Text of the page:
’04 Eckerd College Hunger Strike

From Eckerd College newspaper, “The Triton”:

Hunger strike for justice

By Emily Morganstein
Design Manager

On April 19-23, at least 82 students pledged not to eat for at least one day in honor of a five-day hunger strike by a small group of students who were supporting the Coalition of Immokalee Workers.

Members of the Alliance for Concerned Individuals, an ECOS club, have been boycotting Taco Bell in support of the Coalition for quite some time, previously protesting and striking outside the restaurant on 34th St. S. The hunger strike, a new tactic, was led by ACI members Jill Braly and Matt Flege.

“I lead this endeavor because I was inspired by the strength of the Immokalee people and the worthiness of their cause. I believe one of the best ways to fight injustice is to spread awareness and knowledge about the issues, enabling people to make responsible decisions,” commented Braly.

Before the strike, press releases were sent to Bay News 9 and the St. Petersburg Times, among many other media. The press release noted one of the reasons some of the students decided to hunger strike: “Students at Eckerd recently visited Immokalee on an Alternative Spring Break trip, where they spent a day working in the fields.”

In the press release, Flege said, “No one could see these conditions with their own eyes and not take action. Farmworkers work from dawn to dusk seven days a week to feed this nation and still receive sub-poverty wages— this has to change.”

Flege added, “In general, our objectives for the hunger strike were: solidarity with the other schools across the country; raising awareness on campus; and working with the administration on getting an official endorsement of the boycott on Taco Bell from Eckerd.”

During the week, Eckerd College community members signed petitions to Eckerd College as well as Yum! Brands (which controls Taco Bell, Kentucky Fried Chicken, Long John Silver’s, and A&W Family Restaurants) for its support of the Coalition’s requests of Taco Bell.

In general, according to a Coalition fact sheet, the CIW is asking Taco Bell to “use its considerable leverage as a major buyer of Florida tomatoes to help bring about real changes in the wages and working conditions of the farmworkers who pick tomatoes.” Specifically, the Coalition is requesting that Taco Bell:

1. Convene a meaningful, three-part dialogue—bringing together representatives of Taco Bell, their Florida tomato suppliers, and representatives of the Coalition of Immokalee Workers—to discuss solutions to the problems farmworkers face in Florida’s fields.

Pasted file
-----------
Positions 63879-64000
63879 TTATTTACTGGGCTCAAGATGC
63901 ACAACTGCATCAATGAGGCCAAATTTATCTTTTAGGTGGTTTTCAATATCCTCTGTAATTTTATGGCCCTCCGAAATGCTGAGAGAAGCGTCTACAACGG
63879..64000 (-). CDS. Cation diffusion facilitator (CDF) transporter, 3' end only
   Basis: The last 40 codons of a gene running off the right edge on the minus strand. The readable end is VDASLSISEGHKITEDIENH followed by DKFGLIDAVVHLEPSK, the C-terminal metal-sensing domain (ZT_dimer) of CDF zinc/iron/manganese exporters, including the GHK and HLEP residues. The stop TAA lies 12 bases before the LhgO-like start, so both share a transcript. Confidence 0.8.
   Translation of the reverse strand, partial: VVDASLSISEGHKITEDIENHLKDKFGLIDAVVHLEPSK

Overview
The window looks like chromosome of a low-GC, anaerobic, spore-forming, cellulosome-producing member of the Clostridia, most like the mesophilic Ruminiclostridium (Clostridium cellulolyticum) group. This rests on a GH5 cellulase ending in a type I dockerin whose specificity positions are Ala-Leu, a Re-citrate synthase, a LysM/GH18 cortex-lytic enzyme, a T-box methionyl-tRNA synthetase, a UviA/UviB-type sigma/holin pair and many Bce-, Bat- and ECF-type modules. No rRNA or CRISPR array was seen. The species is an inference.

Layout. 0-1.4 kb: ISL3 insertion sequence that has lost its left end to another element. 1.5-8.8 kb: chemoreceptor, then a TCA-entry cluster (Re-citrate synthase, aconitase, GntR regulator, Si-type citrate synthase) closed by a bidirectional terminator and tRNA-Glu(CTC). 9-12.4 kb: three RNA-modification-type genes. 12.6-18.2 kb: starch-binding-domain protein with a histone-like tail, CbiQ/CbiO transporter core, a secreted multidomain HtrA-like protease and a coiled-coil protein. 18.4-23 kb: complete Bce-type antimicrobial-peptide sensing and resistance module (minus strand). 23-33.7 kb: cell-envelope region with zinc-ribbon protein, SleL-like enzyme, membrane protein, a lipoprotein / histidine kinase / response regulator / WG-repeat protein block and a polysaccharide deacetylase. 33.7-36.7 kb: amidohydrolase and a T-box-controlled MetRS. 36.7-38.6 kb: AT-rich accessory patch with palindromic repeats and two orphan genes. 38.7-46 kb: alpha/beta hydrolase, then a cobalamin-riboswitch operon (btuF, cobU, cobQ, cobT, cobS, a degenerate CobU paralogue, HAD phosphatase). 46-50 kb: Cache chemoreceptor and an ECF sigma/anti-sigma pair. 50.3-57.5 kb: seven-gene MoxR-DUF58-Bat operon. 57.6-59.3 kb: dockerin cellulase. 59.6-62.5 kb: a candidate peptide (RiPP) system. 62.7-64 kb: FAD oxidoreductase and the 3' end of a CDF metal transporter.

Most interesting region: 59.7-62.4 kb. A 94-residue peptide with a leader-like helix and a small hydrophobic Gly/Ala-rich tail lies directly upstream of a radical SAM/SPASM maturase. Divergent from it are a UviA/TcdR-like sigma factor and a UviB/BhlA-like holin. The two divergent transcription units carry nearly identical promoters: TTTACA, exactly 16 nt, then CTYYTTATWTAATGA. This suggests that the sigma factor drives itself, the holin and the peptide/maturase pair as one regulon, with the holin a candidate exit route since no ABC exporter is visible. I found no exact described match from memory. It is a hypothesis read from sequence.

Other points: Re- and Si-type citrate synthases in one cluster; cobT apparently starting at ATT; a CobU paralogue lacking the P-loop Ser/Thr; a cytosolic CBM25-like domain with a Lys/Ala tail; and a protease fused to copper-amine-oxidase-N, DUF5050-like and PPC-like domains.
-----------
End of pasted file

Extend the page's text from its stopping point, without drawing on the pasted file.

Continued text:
2. Contribute to an immediate increase in farmworker wages through a raise in the per pound rate Taco Belk pays for tomatoes from its Florida suppliers. (For example, a penny per pound increase, passed on in its entirety to the workers, could nearly double the current piece rate for tomatoes picked for Taco Bell.)

3. Join with the CIW and tomato industry representatives in drafting a Code of Conduct for Taco Bell tomato suppliers that would define strict wage and working condition standards to be required of all Taco Bell tomato suppliers. Such a code would necessarily require respect for pickers’ fundamental labor rights, including the right to a living wage and overtime,
and the right to organize without fear of retaliation.

The requests to the Eckerd College administration by the hunger strikers came in four parts:

1. Eckerd College will officially endorse the ongoing boycott of Taco Bell and Yum! Products.

2. Eckerd College will not allow the Taco Bell chain of restaurants or its affiliated products on our campus, unless Taco Bell complies with the Coalition of Immokalee Worker’s list of demands.

3. Eckerd College administration will contact Yum! Brands and inform them of their endorsement of the Taco Bell boycott, as well as their support of farm worker justice.

4. Eckerd College administration will contact other striking schools, informing them of our support of their students’ efforts to kick Taco Bell of their campuses.

Dean of Students Jim Annarelli and Executive Assistant to the President Lisa Mets worked with Flege and ACI Co-President Craig Altemose to determine the College’s official position regarding those requests.

According to Annarelli, “Overall, the College’s position is that it doesn’t take official ‘positions’ on these issues because the Board’s support would be needed.” However, he added that he and Mets agreed, “the community supports a student’s involvement in movements that further social justice and human rights for all workers.”

Also, Annarelli mentioned that the College tries to be aware of these types of issues not only when they’re brought to the forefront by a demonstration such as this hunger strike, but also on a regular basis, citing the work of the food service committee at Eckerd to bring in a new
dining services corporation which has a great record on social justice and ecological issues.

The week ended with a “breaking of the fast” rally on April 23 at 12:45 p.m. in front of the Pub where at least 20 students at all times participated, with others coming and going.

The only strikers that lasted all five days were Meghan Cohorst, Meredith Cox, Matt Flege, Ainslee McAndrews, Elizabeth Mount and Fran Parmigian. ACI members were warned by Counseling and Health Services of the dangers of hunger striking when word spread of the plans.